§ 1.471-3 Inventories at Cost

Here we come to one of the two most discussed regulations under § 471 for marijuana businesses, generally in relation to appropriate adjustments to gross receipts for the cost of goods sold (as limited by § 280E).


In general, under the cost method the cost of merchandise on hand at the beginning of the year is the inventory price of such goods. (§ 1.471-3(a).).  


To this beginning inventory value, the following costs should generally be added in the case of a retailer or other purchaser of inventory goods:



  1. The invoice price, less trade or other discounts.  Of note, discounts related to cash payment discounts may or may not, in a consistent manner, be included in the inventory cost, if the cash discount is based on a fair interest rate.  Businesses that purchase inventory with cash and utilize any related cash payment discounts may want to consider the applicability of this provision. 

  2. To the net invoice, transportation or other necessary charges incurred in acquiring possession of the goods. (§ 1.471-3(b).).  In response to this provision, marijuana industry businesses might consider relationships that maximize the allowable cost of goods when possible.  Purchasers are generally able to include inventory transportation costs in their inventory value; sellers (“vendors”) are not.  Additionally, other fees incurred and included in the net invoice price, such as vendor administrative fees, may potentially need to be considered independently in order to determine the best accounting practice based on the nature of the fees and other restrictions applicable to the marijuana industry.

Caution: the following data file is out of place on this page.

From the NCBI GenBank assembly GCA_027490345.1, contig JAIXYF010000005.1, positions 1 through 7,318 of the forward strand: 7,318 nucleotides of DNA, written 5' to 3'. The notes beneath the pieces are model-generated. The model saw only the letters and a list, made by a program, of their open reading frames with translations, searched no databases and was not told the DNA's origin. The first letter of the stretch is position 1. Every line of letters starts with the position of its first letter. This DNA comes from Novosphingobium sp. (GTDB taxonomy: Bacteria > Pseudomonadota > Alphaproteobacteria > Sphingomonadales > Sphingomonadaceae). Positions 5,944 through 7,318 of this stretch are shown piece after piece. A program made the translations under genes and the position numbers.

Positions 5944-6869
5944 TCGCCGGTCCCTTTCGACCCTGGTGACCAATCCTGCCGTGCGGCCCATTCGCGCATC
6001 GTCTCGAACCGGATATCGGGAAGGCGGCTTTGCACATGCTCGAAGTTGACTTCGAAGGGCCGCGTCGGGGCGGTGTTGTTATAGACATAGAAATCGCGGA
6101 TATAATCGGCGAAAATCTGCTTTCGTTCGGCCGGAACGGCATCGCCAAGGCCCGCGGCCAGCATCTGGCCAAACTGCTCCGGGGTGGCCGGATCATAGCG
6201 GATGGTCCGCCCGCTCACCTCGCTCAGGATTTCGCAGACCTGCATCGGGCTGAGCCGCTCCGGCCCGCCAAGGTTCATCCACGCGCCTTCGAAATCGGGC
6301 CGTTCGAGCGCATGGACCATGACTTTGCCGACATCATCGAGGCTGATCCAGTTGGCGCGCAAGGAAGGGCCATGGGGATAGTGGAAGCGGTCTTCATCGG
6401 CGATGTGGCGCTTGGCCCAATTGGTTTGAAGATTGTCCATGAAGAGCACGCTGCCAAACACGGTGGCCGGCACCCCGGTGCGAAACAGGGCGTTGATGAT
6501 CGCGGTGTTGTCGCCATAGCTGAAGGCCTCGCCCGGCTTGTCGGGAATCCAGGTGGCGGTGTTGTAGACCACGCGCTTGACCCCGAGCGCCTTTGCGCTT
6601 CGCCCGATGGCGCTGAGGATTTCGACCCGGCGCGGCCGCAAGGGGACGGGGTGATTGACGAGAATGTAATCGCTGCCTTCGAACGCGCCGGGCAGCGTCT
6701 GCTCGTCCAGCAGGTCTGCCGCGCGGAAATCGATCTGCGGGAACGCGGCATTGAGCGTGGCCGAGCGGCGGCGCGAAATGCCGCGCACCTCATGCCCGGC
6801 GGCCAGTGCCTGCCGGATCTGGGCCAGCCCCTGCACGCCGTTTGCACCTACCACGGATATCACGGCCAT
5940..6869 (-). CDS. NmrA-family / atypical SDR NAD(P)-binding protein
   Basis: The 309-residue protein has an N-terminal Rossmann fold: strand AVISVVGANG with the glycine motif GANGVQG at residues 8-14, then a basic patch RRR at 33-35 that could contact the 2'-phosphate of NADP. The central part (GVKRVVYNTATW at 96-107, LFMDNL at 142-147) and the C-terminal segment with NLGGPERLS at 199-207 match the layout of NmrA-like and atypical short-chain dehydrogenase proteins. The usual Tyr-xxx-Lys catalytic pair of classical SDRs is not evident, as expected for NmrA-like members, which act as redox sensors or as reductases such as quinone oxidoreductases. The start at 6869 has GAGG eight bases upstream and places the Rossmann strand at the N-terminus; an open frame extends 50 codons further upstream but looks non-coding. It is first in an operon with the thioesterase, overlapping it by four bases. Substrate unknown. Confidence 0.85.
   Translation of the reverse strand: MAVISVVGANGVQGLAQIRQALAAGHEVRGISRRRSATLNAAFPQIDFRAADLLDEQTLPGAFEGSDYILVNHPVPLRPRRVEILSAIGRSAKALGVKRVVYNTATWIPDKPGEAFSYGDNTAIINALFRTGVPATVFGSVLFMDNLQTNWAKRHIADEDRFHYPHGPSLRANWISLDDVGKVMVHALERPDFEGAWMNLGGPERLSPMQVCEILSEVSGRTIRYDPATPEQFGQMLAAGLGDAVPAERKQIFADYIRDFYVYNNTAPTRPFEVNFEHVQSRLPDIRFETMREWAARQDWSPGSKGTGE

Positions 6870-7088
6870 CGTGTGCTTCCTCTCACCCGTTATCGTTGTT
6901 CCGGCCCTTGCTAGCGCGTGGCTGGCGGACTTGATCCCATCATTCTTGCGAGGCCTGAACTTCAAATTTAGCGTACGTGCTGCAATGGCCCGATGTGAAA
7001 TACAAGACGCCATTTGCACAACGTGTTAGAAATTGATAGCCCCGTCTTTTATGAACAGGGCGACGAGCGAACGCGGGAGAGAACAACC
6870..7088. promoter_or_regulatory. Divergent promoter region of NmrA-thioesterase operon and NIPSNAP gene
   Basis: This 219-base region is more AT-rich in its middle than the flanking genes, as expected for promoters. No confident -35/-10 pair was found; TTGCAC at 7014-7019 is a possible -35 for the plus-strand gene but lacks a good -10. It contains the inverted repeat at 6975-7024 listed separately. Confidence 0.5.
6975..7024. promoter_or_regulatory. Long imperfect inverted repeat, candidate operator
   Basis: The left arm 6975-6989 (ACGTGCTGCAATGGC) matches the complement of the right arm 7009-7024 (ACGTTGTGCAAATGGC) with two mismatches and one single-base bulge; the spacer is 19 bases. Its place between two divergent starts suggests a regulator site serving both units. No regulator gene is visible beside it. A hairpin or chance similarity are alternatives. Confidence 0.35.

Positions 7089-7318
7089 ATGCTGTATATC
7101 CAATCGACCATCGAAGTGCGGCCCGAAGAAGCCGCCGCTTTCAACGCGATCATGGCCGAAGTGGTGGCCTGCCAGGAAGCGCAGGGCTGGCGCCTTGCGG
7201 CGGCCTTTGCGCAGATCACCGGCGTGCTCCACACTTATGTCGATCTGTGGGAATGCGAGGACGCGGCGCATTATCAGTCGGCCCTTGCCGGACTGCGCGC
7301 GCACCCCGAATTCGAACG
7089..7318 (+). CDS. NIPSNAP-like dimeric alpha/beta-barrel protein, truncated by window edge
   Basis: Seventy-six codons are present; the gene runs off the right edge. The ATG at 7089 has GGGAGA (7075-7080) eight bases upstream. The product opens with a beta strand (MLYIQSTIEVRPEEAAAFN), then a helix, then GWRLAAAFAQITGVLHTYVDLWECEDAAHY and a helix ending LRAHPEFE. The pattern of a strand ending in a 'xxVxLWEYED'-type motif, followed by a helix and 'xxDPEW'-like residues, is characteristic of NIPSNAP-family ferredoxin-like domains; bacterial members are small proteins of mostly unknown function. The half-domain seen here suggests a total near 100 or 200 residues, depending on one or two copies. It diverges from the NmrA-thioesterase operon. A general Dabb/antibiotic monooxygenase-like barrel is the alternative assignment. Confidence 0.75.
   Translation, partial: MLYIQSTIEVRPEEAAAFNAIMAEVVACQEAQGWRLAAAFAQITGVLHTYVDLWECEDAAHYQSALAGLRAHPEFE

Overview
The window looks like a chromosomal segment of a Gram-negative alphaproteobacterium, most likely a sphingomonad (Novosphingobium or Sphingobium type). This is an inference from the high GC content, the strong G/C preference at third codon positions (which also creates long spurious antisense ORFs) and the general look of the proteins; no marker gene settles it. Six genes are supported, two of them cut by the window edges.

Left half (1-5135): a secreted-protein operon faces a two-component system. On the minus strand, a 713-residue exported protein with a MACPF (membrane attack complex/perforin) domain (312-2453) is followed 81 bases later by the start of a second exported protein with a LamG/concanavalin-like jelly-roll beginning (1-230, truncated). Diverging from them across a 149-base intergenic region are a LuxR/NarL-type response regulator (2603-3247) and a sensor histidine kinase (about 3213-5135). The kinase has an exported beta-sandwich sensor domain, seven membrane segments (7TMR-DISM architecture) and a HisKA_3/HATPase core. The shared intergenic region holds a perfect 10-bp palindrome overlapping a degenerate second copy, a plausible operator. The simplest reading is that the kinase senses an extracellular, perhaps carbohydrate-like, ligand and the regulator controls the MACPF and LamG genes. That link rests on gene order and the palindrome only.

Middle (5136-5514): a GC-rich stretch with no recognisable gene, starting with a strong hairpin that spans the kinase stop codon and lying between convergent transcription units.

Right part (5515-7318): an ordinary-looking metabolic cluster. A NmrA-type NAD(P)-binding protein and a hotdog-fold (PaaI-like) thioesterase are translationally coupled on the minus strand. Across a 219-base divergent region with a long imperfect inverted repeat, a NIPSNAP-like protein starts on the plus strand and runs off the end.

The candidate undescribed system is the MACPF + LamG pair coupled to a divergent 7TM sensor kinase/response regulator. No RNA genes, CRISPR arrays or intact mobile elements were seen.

In the case of producers, generally the cost of raw materials, direct labor, and indirect production costs incident to and necessary for the production of inventory are included in the inventory’s cost.  Costs of selling or return on capital are not includible. (§ 1.471-3(c).).  Additional costs included in uniform capitalization of cost requirements under § 263A are generally not considered includible by businesses subject to § 280E - See Internal Revenue Service Chief Counsel Memorandum Number: 201504011


Farmers, manufacturers, and retailers have other or additional regulations under § 471 that may be applicable to them, and that are summarized further below.